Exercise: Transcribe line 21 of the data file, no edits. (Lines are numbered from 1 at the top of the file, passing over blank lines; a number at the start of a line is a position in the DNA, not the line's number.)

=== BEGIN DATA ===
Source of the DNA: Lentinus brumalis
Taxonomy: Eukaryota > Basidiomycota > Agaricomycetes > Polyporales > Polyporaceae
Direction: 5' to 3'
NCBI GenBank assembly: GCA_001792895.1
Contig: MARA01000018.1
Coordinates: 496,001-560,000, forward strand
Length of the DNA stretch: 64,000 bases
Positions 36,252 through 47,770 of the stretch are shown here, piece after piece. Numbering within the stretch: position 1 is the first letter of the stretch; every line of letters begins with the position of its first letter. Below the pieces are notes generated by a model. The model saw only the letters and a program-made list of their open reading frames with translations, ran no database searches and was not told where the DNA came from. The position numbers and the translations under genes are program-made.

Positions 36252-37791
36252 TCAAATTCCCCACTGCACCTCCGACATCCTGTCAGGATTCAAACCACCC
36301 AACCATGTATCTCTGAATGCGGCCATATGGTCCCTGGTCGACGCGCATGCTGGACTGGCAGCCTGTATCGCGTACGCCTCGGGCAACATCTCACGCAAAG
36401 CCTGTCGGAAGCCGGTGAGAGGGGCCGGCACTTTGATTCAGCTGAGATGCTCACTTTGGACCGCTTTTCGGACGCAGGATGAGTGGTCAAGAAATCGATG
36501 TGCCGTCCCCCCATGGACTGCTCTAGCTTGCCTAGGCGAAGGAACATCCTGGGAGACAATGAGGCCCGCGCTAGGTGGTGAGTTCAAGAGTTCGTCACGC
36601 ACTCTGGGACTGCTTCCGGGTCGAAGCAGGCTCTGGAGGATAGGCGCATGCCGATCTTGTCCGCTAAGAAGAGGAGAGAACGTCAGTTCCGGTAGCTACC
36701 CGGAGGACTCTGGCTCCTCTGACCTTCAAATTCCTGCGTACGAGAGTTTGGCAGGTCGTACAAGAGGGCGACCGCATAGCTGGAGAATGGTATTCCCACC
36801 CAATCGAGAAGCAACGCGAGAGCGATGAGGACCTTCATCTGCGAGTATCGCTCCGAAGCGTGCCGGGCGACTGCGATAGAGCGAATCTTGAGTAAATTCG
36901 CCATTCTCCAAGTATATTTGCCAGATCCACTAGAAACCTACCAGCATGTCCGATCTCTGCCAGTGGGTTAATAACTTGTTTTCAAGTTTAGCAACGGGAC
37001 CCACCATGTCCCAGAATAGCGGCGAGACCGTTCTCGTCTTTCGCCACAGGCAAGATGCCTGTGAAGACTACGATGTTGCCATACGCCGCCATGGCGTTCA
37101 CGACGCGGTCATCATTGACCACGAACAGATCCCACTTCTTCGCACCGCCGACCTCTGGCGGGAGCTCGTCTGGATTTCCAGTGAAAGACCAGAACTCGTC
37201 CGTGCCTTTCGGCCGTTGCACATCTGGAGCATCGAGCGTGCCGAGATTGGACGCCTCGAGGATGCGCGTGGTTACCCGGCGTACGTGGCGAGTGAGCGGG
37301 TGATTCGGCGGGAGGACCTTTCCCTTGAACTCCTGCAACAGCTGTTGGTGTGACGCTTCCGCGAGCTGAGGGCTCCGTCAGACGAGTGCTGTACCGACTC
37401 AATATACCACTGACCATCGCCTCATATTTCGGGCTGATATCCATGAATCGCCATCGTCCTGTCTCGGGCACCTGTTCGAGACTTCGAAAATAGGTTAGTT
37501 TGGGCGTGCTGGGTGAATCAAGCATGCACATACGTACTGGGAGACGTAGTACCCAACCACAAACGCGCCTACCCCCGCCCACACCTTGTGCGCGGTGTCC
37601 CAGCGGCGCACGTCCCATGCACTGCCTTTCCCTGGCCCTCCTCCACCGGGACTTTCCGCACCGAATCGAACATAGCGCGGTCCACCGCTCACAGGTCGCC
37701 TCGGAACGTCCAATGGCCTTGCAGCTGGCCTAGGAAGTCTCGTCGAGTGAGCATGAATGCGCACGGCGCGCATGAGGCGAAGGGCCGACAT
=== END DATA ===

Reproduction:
37301 TGATTCGGCGGGAGGACCTTTCCCTTGAACTCCTGCAACAGCTGTTGGTGTGACGCTTCCGCGAGCTGAGGGCTCCGTCAGACGAGTGCTGTACCGACTC